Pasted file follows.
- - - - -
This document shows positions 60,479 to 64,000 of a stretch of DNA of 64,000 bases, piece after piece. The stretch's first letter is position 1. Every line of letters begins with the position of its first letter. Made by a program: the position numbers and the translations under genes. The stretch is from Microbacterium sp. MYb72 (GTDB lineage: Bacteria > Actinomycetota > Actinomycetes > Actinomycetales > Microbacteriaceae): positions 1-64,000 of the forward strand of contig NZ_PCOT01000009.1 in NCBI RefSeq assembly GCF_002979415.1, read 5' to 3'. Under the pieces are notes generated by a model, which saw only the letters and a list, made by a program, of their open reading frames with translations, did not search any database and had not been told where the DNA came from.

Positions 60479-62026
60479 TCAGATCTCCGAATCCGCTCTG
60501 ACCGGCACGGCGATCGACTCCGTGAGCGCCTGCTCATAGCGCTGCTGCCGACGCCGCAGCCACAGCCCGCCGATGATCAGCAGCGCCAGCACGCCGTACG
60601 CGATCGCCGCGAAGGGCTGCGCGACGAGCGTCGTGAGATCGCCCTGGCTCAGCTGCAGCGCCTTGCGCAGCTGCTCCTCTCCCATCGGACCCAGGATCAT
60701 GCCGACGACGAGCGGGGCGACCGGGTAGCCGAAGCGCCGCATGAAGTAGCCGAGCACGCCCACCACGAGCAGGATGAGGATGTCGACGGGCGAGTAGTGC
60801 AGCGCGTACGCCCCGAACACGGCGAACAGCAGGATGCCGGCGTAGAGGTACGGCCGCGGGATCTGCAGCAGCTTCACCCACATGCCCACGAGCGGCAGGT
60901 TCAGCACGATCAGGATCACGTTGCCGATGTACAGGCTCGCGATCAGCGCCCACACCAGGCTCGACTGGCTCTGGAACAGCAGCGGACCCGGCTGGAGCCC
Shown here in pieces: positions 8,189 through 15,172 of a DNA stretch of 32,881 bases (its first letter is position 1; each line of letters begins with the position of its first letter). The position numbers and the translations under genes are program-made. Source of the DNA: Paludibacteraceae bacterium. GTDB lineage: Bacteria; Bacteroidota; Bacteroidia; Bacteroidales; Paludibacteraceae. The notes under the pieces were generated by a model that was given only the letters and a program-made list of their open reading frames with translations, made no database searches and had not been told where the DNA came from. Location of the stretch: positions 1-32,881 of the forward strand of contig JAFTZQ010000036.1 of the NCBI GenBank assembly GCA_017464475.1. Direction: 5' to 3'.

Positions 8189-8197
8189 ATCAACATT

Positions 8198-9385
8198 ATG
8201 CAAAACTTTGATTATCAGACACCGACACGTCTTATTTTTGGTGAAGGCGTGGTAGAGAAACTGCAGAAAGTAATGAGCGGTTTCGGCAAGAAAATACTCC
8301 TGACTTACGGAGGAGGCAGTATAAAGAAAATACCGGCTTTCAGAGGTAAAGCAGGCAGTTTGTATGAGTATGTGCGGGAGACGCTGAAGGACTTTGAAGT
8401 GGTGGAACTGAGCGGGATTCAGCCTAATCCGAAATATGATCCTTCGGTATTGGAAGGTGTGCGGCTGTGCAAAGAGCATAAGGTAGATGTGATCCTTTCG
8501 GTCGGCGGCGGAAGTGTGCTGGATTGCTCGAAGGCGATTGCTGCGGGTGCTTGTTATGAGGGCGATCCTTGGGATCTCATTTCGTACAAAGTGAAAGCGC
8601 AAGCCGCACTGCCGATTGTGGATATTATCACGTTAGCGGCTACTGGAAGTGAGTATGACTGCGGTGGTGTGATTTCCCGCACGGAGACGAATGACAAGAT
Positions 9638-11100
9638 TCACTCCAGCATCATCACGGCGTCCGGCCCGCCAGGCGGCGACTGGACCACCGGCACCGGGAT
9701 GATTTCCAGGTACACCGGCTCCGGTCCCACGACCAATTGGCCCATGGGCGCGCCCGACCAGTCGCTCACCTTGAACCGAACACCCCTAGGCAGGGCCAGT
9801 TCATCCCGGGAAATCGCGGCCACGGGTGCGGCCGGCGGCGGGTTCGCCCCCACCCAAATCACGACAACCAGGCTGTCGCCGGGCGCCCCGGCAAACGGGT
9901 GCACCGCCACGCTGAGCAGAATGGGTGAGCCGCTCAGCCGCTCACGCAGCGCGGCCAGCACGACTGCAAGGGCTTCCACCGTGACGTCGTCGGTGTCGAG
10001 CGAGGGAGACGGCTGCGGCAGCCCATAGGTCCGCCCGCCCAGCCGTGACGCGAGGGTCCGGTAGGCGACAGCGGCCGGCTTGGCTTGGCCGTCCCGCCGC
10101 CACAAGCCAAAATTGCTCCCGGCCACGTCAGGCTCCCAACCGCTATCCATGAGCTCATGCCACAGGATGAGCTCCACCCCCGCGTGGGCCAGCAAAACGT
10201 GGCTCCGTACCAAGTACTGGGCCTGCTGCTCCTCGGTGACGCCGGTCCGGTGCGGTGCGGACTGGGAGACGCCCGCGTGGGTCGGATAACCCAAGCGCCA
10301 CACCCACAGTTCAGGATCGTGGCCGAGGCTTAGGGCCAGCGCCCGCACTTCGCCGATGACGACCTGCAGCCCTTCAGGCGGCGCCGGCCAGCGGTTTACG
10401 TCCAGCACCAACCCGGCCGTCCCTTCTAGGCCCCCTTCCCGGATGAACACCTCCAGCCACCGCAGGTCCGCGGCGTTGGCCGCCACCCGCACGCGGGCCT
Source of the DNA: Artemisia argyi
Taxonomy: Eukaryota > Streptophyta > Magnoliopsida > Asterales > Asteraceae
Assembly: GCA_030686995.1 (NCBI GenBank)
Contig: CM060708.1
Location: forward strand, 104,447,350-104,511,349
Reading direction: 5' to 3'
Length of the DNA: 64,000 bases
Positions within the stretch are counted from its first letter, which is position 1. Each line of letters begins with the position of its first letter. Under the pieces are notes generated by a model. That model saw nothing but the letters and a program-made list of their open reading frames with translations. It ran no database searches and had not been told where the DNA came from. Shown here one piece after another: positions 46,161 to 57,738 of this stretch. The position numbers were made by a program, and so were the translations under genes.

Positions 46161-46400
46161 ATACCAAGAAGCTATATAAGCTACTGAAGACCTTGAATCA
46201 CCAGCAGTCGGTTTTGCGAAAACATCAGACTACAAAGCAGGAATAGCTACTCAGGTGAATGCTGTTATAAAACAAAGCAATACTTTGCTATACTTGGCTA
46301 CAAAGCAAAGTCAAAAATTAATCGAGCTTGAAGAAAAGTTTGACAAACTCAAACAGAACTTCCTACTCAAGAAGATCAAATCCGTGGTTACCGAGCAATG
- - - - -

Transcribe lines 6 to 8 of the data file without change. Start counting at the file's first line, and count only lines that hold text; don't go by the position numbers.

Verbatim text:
60701 GCCGACGACGAGCGGGGCGACCGGGTAGCCGAAGCGCCGCATGAAGTAGCCGAGCACGCCCACCACGAGCAGGATGAGGATGTCGACGGGCGAGTAGTGC
60801 AGCGCGTACGCCCCGAACACGGCGAACAGCAGGATGCCGGCGTAGAGGTACGGCCGCGGGATCTGCAGCAGCTTCACCCACATGCCCACGAGCGGCAGGT
60901 TCAGCACGATCAGGATCACGTTGCCGATGTACAGGCTCGCGATCAGCGCCCACACCAGGCTCGACTGGCTCTGGAACAGCAGCGGACCCGGCTGGAGCCC